iv.    an occupational health and safety program for those involved in animal care and use, in collaboration with the institutional authorities on occupational health and safety, that will appropriately protect all those who may be affected by animal-based work, according to CCAC guidelines (see Chapter VIII of Volume 1 (2nd Edn, 1993) of the CCAC Guide or the most recent CCAC guidance on occupational health and safety);

v.    standards of husbandry, facilities and equipment;

vi.    standard operating procedures (SOPs) for all activities and procedures that involve animals, including animal care and facility management SOPs (typically produced by the veterinary and animal care staff), and animal use SOPs (typically produced by animal users, in collaboration with veterinary/animal care staff as needed); the ACC should receive all SOPs and ensure that all necessary SOPs are produced and regularly reviewed (see also Section 5a)iii); SOP's are to be readily available through the Office of Research, the University website, and in animal care facilities; researchers should refer to SOPs them as much as possible when filling out the AUPs. These SOP's need to meet current appropriate veterinary and animal health standards to ensure that:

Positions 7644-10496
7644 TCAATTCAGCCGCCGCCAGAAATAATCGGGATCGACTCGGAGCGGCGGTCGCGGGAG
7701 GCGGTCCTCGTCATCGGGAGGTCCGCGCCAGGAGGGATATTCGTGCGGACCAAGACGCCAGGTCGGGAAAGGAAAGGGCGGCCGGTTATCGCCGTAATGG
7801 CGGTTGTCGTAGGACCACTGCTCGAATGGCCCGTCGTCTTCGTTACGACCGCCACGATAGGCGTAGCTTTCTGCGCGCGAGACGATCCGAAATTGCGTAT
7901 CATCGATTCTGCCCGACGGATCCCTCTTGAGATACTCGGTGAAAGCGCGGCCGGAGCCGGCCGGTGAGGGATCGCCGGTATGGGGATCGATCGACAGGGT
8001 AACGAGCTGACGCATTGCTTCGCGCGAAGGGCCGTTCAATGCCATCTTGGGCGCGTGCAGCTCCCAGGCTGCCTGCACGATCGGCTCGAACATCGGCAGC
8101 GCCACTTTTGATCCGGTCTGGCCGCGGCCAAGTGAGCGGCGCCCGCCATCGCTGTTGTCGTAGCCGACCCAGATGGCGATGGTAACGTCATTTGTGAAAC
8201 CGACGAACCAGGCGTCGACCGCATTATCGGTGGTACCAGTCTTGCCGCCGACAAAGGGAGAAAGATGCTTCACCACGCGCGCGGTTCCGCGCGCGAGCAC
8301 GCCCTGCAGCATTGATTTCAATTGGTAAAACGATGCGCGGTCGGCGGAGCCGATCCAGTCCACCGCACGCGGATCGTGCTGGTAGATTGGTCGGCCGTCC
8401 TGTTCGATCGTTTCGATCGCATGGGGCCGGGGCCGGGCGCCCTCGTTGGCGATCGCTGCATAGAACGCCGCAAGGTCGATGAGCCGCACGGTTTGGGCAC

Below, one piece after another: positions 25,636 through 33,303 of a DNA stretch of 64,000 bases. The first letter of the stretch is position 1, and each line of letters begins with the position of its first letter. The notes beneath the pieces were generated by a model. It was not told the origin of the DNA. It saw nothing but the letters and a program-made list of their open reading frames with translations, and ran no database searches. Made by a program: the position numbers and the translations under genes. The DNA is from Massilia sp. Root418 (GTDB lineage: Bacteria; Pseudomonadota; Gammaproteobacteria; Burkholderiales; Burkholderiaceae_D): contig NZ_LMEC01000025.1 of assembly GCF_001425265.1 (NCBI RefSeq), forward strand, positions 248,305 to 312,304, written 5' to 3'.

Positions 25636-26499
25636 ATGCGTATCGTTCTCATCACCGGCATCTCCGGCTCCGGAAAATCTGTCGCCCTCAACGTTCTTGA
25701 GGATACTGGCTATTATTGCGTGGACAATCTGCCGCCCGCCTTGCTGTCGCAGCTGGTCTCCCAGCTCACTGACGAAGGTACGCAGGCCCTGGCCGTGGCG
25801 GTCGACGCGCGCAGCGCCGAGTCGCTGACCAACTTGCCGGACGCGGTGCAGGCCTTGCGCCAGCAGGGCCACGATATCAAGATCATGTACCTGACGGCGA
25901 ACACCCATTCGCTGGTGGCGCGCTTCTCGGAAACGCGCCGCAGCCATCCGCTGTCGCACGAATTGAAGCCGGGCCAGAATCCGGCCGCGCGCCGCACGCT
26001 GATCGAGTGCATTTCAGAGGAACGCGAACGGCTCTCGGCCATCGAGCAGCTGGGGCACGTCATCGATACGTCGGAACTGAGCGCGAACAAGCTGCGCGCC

1. Unnecessary pain or distress is avoided;
  2. Anesthesia and analgesia are properly and effectively used. Painful studies requiring exemption from the use of analgesia must be subject to particular scrutiny prior to approval and during the experiment;
  3. Appropriate post operative care is provided.
vii.    procedures for euthanasia;
n.    Encourage the use of pilot studies with few animals when new approaches, methods or products are being tried, before approving new, large scale protocols. Ensure that animal users report on the results of any pilot studies, no matter whether they wish to pursue the study immediately or not, in order to preserve important data on various approaches to animal-based studies, whether they work well or not; and